Born to Be Blue opens on a scene of Baker being released from jail, based on an event in the early 1960s, when Baker was imprisoned on drug convictions in Italy, and producer Dino de Laurentiis approached him to star in a movie as himself. While that film never materialized in real life, Budreau uses the narrative device of Baker playing himself in a movie to set a dreamlike tone that accents both the improvisational nature of his music and also the opiate haze of his severe heroin dependency. The movie-within-the-movie is also shot in black and white, for transitional contrast with the ‘real life’ color sequences, which adds to the film’s often hypnagogic feel.
Born to Be Blue also takes on Baker’s stormy relationship with romance. While on the movie set, Chet meets Jane (played by Carmen Ejogo) a beautiful and smart actress playing his love interest. The two start a passionate affair in real life, and Jane becomes Chet’s muse, inspiring him creatively and giving him a place to live after he has basically become homeless. Jane’s character isn’t based on any one woman in Baker’s life, but rather she represents composite elements of his wives (he was married twice) and girlfriends into a fictitious female love interest, and Ejogo is vibrant in this role.
In 1968, Baker was the victim of a brutal beating from which he lost of most of his teeth. The film’s reenactment has Chet being attacked by drug dealers, to whom he owes money, as he and Jane leave a bowling alley together. Chet’s severe injuries all but completely destroy is ability to play the trumpet, and lead to filming on the movie being shut down permanently. Baker gets fitted for dentures, but physical pain, and frustration he feels at the loss of his embouchure (the use of facial muscles and the shaping of the lips to the mouthpiece of the trumpet) make staying off heroin impossible. Ethan Hawke does a fantastic job of portraying Baker as a tortured artist who couldn’t see his way out of a life of addiction.
There are many scenes in Born to Be Blue of Chet Baker in the recording studio and also performing live, so fans of his music will not be disappointed. Hawke did all his own singing for the film, while versatile trumpet player, Kevin Turcotte, recreated all of Baker’s trumpet parts (Turcotte also portrays two other jazz trumpet players in the film, Miles Davis and Dizzy Gillespie). The film culminates with the wildly suspenseful and emotionally harrowing retelling of Baker’s comeback show at New York’s famous Birdland Jazz Club, where he’s surrounded by his heroes, peers and fans. It’s not like we don’t already know how the story ends, but Hawke makes Baker’s choice between The Lady or The Tiger: trying to play inspired jazz on a dose of methadone, versus channeling his divine muse with just one more fix, creates authentic dramatic tension while breaking your heart into a million pieces.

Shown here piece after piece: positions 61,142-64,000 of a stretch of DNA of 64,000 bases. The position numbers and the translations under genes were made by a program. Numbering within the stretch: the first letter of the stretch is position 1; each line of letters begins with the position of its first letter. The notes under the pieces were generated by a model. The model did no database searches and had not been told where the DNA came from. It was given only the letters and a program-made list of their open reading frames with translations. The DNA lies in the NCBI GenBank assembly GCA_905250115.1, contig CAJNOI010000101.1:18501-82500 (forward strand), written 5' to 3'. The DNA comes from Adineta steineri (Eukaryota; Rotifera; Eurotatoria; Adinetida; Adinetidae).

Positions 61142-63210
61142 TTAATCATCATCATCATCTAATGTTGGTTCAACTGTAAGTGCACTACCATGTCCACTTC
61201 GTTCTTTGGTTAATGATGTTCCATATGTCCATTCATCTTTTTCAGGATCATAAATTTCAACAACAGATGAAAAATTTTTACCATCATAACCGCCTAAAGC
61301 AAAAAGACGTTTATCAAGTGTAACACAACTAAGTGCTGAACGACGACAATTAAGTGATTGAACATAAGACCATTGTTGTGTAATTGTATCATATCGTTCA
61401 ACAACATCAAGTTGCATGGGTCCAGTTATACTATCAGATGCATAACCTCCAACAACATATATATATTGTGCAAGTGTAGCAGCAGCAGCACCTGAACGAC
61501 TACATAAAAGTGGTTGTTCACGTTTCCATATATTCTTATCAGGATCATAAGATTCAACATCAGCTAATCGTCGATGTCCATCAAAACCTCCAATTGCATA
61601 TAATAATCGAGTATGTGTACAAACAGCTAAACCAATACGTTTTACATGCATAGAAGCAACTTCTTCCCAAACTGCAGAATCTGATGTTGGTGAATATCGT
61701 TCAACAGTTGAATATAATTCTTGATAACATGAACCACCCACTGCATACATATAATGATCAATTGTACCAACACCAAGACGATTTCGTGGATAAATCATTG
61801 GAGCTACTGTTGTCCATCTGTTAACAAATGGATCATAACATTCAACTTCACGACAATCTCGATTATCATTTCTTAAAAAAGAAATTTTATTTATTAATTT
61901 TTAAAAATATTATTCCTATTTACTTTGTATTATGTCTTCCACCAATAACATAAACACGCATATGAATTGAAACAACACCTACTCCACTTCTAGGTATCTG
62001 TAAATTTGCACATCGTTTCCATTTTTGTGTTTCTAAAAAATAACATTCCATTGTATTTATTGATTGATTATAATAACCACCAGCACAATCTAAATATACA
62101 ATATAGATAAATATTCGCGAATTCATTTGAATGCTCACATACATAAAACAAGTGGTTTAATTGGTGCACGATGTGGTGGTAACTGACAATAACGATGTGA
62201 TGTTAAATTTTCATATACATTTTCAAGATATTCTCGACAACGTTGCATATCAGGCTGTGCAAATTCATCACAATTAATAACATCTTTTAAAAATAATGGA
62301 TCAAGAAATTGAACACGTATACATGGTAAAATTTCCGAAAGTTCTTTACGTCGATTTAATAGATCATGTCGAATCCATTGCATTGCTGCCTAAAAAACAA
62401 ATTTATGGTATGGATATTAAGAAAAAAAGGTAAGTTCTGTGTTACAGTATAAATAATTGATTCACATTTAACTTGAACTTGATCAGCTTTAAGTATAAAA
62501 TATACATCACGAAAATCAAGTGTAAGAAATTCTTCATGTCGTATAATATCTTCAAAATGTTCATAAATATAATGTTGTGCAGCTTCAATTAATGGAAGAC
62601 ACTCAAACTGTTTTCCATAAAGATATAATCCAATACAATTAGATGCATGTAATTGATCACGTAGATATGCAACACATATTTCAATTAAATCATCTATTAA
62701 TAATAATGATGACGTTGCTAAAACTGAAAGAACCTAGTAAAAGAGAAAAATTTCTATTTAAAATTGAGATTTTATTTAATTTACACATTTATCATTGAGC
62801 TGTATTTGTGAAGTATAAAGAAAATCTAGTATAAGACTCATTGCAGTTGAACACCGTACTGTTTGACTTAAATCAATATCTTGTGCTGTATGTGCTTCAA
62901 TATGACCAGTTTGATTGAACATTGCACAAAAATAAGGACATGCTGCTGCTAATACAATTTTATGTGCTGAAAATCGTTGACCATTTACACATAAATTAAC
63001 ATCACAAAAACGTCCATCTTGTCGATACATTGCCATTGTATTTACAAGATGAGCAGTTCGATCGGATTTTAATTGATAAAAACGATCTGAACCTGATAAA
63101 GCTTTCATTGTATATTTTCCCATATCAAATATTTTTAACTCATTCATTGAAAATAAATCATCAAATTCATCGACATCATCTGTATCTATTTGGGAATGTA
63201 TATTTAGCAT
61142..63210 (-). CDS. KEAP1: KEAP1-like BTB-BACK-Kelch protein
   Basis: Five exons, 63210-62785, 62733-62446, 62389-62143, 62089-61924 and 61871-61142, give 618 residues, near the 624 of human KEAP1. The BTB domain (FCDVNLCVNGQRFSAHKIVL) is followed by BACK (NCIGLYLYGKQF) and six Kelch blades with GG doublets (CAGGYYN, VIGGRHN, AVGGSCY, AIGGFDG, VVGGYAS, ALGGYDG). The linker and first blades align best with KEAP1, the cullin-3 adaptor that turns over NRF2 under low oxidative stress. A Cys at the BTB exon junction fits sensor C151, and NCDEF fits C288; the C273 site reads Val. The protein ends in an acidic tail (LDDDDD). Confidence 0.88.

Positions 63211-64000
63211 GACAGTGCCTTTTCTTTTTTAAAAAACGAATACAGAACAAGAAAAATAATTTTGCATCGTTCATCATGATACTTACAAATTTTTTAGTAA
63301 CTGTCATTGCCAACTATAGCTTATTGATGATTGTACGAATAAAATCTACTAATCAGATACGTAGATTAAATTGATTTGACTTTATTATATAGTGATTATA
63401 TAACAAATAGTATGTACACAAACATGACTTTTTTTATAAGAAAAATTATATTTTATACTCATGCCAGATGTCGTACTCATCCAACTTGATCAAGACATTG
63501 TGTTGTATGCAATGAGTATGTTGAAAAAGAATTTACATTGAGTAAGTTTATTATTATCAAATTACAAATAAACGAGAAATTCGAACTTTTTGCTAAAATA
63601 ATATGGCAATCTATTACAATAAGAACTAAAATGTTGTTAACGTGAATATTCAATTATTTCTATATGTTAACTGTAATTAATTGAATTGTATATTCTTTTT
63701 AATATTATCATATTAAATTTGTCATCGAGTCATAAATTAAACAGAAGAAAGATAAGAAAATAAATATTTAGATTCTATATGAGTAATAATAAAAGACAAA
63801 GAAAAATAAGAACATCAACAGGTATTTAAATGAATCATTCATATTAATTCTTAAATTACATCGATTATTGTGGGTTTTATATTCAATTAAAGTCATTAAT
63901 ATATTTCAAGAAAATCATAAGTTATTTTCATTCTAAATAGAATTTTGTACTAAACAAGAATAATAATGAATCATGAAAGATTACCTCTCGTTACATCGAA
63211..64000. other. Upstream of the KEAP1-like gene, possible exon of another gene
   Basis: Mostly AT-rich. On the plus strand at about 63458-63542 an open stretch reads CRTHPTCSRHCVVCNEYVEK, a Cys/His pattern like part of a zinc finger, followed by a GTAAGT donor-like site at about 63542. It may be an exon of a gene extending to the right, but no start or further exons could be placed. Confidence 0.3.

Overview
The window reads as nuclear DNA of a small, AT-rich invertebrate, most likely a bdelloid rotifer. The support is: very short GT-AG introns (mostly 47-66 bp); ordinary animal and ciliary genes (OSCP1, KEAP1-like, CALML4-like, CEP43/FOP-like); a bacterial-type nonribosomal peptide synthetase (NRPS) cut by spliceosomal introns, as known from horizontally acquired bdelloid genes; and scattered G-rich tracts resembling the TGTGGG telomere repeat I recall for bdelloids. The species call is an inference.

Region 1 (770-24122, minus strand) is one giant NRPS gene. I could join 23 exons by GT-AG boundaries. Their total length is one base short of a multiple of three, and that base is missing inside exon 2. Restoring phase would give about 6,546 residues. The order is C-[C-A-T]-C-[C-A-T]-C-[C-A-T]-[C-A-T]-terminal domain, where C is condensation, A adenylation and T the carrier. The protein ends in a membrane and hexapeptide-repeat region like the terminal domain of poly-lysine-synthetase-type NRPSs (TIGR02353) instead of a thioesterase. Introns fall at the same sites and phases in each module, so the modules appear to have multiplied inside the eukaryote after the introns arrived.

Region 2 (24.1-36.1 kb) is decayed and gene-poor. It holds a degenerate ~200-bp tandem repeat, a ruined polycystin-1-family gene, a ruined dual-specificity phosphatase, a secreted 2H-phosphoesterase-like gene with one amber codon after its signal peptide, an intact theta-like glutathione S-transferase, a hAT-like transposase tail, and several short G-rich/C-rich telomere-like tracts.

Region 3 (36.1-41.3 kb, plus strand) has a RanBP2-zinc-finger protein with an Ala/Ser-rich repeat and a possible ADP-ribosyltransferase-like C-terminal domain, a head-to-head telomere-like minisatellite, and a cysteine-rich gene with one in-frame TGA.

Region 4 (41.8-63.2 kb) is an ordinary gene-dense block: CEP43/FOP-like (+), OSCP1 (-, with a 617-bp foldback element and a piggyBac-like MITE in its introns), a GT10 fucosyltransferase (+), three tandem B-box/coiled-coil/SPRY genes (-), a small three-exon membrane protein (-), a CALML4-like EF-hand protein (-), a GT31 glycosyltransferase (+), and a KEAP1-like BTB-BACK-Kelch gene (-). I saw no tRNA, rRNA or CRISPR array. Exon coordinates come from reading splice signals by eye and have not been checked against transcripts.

It’s been said by those who knew Chet Baker that even the biographical documentary, Let’s Get Lost, contains numerous factual inaccuracies. Rather than call itself a definitive biography, Born to Be Blue is more like a love letter to Chet Baker, his ground breaking music, and his contribution to pop culture, despite his status as an unarguably flawed protagonist. As far as what is truth and what is fictitious, the film is comparable to Todd Haynes 2007 masterpiece, I’m Not There; where six characters embody a different aspect of the life and work of Bob Dylan. As long as it captures and honors the spirit of the artist, what else really matters?
The Worley Gig Gives Born to Be Blue Four out of Five Stars!
Born to Be Blue is now playing in limited release. Visit Fandango Dot Com to find a theater where it is playing in your area. The film will be available via Video on Demand starting March 31st.
Of all the modern artists about whom people who “don’t get” art might look at their work and say, “Oh, my kid could paint that,” American Abstract Expressionist painter Jackson Pollock is likely close to the top of that list. Above, you will see the oil on canvas work, Shimmering Substance (1946) which is occasionally on view at the Museum of Modern Art as part of its Permanent Collection. To me, the colors, textures and movement of this painting are just breathtaking.
While Pollock’s distinctive Splatter and Drip paintings may appear to be impulsive and random, they in fact full of intention and purpose. During his lifetime, Pollock enjoyed considerable fame and notoriety and was a major artist of his generation. However, he had a volatile personality, was not the greatest husband (Pollock was married the far superior artist Lee Krasner) and struggled with alcoholism for most of his life. Jackson Pollock died in 1956 at the age of 44 in an alcohol-related, single-car accident in which he was driving. For anyone who seeks to understated the life and art of Jackson Pollock, I highly recommend the Academy Award-winning film Pollock (2000) directed by and starring Ed Harris.